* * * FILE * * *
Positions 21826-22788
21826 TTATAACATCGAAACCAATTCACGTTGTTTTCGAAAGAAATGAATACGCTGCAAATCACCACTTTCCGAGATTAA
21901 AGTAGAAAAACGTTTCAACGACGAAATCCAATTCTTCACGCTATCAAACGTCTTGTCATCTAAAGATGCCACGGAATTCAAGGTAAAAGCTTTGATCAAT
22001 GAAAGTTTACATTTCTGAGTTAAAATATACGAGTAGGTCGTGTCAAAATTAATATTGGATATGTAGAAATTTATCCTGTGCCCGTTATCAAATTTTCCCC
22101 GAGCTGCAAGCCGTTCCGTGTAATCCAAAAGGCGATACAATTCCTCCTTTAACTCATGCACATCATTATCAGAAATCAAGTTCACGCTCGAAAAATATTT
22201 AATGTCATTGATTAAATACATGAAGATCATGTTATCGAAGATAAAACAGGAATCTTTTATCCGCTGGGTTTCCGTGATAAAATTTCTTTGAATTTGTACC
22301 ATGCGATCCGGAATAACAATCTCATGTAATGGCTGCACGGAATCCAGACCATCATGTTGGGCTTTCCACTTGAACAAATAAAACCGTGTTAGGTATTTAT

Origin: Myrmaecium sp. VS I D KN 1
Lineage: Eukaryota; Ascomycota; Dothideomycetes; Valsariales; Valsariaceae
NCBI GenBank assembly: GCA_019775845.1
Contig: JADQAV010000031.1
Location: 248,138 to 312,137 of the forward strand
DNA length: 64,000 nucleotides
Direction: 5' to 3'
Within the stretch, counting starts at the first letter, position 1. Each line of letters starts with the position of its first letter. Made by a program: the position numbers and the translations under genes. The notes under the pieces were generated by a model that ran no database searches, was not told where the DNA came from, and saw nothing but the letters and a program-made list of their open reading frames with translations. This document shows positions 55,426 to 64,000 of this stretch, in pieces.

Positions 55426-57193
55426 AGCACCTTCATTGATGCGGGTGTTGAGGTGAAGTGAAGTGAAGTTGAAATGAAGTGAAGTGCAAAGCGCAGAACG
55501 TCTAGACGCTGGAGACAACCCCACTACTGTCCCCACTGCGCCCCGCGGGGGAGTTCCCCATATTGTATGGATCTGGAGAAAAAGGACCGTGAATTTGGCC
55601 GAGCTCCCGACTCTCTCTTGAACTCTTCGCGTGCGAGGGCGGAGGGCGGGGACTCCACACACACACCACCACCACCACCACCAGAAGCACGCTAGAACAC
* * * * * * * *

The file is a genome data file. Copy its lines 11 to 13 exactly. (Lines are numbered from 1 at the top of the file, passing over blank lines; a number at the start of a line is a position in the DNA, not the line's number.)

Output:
Contig: JADQAV010000031.1
Location: 248,138 to 312,137 of the forward strand
DNA length: 64,000 nucleotides